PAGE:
India software industry feels that the fears of protectionism and curbs on H1B visas will remain, but US will continue its financial and technological collaboration with India in the wake of Donald Trump taking over as the 45th president of the U.S.
“We believe that US will continue to support global growth with financial and technological collaborations and investments,” said Finance Secretary Ashok Lavasa. “We hope to build strong relationship between two dynamic democracies for the mutual benefit of the two biggest economies for the well being and prosperity of its people.”
Industry body Associated Chambers of Commerce and Industry of India (Assocham) pointed out that the focus of the new US regime would be inwards.
“Not much of globalisation is expected. They will have the preference and support to their own people which is natural. Indian industries have to reinvent themselves. Indian industries have to take the opportunity in terms of goods and services, investing in the US,” said Sunil Kanoria, president, Assocham and vice chairman of Srei Infrastructure Finance.
“Apprehensions over possible negative impact on India’s IT industry is nothing but exaggeration. Indian IT professionals are known the world over for their expertise in providing affordable IT products and solutions and the same has been acknowledged globally,” said DS Rawat, secretary general of Assocham.
However, industry chamber Federation of Indian Chambers of Commerce and Industry (Ficci) said Indian industry is very optimistic about the incoming administration under President Trump and the future of India-US relations under the new US administration.
The optimism about President Trump stems from the fact that he promises major tax cuts and reforms, which may instil the US back on a 3-4 percent growth path, reviving not only the US economy but boosting the global economy.
Confederation of Indian Industry (CII) hoped that enormous mutual complementarities between the two countries economies are fully leveraged.
“Business has always been at the forefront of this bilateral relationship and has helped strengthen the strategic imperative,” said Chandrajit Banerjee, director general of CII. “Indian companies are very much a part of the fabric of America and they stand ready to work with President Trump going forward.”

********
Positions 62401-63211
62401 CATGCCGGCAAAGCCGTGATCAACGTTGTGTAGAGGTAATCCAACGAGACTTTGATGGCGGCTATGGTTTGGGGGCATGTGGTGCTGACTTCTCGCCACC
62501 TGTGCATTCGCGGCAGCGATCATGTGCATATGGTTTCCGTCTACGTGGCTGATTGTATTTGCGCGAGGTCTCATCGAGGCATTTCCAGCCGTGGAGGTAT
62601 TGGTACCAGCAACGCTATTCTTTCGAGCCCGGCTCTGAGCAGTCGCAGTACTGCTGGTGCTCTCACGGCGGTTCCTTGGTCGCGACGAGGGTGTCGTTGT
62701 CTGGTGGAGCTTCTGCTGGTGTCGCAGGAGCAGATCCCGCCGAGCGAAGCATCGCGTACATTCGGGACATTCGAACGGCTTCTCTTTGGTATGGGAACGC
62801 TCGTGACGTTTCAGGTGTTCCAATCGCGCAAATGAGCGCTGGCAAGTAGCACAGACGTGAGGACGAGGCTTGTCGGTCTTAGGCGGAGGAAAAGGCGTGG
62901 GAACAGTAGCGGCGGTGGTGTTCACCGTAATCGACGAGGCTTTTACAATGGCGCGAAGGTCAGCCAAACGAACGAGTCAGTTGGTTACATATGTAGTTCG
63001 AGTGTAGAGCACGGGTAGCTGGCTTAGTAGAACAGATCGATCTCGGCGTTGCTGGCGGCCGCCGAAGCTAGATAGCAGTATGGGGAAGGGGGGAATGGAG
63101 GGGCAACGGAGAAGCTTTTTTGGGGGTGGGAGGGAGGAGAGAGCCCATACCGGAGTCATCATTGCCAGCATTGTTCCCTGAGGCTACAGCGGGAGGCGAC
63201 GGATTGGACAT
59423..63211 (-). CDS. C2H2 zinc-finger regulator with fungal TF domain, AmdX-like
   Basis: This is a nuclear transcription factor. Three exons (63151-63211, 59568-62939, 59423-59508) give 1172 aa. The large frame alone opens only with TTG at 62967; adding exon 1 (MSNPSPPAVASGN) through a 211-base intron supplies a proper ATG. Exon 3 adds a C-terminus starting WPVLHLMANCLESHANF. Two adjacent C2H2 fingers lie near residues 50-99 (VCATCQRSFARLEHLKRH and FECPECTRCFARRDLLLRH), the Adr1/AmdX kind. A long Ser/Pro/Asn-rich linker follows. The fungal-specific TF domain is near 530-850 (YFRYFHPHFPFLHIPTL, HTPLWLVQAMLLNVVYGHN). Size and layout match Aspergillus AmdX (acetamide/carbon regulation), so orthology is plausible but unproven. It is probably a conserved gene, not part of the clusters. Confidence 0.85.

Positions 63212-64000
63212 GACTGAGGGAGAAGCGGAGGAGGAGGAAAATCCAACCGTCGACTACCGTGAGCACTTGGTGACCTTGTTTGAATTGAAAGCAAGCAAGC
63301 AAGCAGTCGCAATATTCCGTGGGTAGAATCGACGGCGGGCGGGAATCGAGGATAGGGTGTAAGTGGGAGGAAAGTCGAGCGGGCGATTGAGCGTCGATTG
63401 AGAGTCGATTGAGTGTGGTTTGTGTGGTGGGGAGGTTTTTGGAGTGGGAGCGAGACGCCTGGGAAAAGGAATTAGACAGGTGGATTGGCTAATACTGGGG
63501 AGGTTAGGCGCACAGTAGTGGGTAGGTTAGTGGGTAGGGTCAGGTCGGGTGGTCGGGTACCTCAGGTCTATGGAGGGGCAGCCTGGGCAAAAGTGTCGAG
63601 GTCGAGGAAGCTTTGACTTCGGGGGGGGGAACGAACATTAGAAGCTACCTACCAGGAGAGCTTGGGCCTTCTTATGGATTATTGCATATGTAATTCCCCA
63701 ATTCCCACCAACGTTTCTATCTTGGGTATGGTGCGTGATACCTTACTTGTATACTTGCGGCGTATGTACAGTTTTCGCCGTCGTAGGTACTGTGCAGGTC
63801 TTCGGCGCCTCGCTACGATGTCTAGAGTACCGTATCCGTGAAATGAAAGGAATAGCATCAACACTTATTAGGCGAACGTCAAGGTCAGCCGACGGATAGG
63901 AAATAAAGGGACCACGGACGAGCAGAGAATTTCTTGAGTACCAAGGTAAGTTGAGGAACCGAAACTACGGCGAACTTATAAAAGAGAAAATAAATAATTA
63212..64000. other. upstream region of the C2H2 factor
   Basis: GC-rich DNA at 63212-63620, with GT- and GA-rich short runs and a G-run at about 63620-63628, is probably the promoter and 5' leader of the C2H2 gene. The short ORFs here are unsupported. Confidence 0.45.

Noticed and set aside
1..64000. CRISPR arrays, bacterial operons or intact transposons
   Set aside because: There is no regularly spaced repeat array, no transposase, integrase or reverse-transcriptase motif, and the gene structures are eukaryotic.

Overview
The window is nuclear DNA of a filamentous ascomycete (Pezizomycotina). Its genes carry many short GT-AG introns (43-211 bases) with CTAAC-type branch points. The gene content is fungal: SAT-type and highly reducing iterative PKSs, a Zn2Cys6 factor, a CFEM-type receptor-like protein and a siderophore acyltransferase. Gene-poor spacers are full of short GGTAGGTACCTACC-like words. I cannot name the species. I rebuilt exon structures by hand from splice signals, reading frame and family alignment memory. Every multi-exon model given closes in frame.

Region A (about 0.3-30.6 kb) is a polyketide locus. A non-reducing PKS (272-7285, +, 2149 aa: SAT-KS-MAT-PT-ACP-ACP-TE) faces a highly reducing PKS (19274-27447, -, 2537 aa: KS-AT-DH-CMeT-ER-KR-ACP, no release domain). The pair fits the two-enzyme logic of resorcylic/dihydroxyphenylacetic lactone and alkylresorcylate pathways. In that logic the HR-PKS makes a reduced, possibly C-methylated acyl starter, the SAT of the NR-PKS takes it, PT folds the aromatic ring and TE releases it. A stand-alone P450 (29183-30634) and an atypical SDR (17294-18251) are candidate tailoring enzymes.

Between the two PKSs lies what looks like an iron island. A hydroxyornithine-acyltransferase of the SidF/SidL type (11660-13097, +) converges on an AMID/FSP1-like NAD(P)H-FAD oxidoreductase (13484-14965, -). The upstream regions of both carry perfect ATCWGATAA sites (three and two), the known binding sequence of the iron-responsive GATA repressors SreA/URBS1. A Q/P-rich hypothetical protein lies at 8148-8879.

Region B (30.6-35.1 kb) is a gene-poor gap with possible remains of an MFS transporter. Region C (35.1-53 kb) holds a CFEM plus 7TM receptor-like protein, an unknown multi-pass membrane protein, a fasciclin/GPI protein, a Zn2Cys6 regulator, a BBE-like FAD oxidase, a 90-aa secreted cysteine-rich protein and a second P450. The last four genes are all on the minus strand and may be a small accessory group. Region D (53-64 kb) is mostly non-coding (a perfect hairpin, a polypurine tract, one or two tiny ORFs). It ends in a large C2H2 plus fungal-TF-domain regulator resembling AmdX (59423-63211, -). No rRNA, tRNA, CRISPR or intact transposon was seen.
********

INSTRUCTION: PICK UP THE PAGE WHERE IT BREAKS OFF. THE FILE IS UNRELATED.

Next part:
State Bank of India chief economist Soumya Kanti Ghosh felt that the US will go for some sort of fiscal expansion – through increased infrastructure spending or tax cuts – which will lead to some capital outflow from India.
“If the US goes for fiscal expansion then countries like India will be at a disadvantage because there will be capital outflow from India,” Ghosh said.
“Protectionist trend is another thing that India is fearful about. It could harm the developing economies more than the developed economies. It could be a drag on the developing economies. Lower growth in India-US trade could be problematic for India,” Ghosh said.
The worst fear is the effect on Indian IT industry in terms of curbs on H1B visas as promised by Trump. The stakeholders, however, felt that the issue has always been there and the apprehension could turn out to be an exaggeration.
“H1B visa is a bone of contention. The issue is there for a long time. It is just getting more attention now because the US President has specifically mentioned it. But we should not give too much attention to it,” Ghosh said.
R Chandrashekhar, president of Nasscom, said the Indian IT industry looks forward to working with the Trump administration and the new Congress on issues of great importance.
Indian software companies provide critical services to thousands of US companies, government agencies, non-profits and others across America.
Indian IT companies work with 75 percent of the Fortune 500 firms and meet the needs of US businesses for skilled IT solutions to innovate, open new markets and expand operations, and thereby create thousands of jobs for Americans.
Indian IT firms have also significantly invested across the US. A survey found 84 of 100 Indian companies plan to invest in the US over the next five years, building on a presence in all the 50 states already.
“Contrary to some mis-perceptions and political rhetoric, the Indian IT sector has long contributed to the US economy in more ways than one. Besides making the US firms more efficient and competitive, the Indian IT industry has helped them develop new technologies and new products over the years, benefiting their customers and the American job growth,” BVR Mohan Reddy, former chairman of Nasscom.
Reddy said that the US administration would take a balanced approach to high-skilled visas and the contribution of India’s IT sector to its economy.
Nidhi Goyal, managing director-Tax and Regulatory Affairs, Protiviti, said: “Indians working abroad on H1B visa may not get extension to continue working in the US as its own citizens will be given preference over non-US citizens.”